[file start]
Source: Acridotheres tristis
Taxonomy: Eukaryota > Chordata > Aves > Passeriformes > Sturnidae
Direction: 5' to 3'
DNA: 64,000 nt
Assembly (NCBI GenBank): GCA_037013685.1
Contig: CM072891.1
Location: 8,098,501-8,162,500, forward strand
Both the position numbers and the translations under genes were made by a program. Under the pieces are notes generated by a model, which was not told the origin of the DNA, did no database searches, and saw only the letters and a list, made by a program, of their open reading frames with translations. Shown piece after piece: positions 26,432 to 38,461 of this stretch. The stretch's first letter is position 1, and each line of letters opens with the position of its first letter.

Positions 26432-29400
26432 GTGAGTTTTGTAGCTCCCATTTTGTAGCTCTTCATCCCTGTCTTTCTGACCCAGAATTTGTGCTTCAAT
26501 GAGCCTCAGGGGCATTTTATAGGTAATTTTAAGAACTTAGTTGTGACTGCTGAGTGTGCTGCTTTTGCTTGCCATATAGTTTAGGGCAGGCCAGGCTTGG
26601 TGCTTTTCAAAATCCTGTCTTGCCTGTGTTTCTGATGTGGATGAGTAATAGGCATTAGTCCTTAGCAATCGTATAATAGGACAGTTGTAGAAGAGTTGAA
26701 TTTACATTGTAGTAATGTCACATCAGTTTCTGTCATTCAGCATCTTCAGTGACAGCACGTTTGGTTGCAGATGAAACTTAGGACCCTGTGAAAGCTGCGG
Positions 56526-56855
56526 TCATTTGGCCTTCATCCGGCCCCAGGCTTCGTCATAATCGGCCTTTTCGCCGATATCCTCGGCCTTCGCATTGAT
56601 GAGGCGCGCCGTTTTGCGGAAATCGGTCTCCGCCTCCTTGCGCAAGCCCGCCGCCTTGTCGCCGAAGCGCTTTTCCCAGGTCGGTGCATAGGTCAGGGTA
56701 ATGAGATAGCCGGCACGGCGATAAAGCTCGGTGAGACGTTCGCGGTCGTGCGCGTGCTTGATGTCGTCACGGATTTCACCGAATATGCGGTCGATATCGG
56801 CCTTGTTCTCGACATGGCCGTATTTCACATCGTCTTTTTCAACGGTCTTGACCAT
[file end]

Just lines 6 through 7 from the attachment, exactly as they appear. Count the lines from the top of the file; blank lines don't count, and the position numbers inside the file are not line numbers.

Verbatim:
Contig: CM072891.1
Location: 8,098,501-8,162,500, forward strand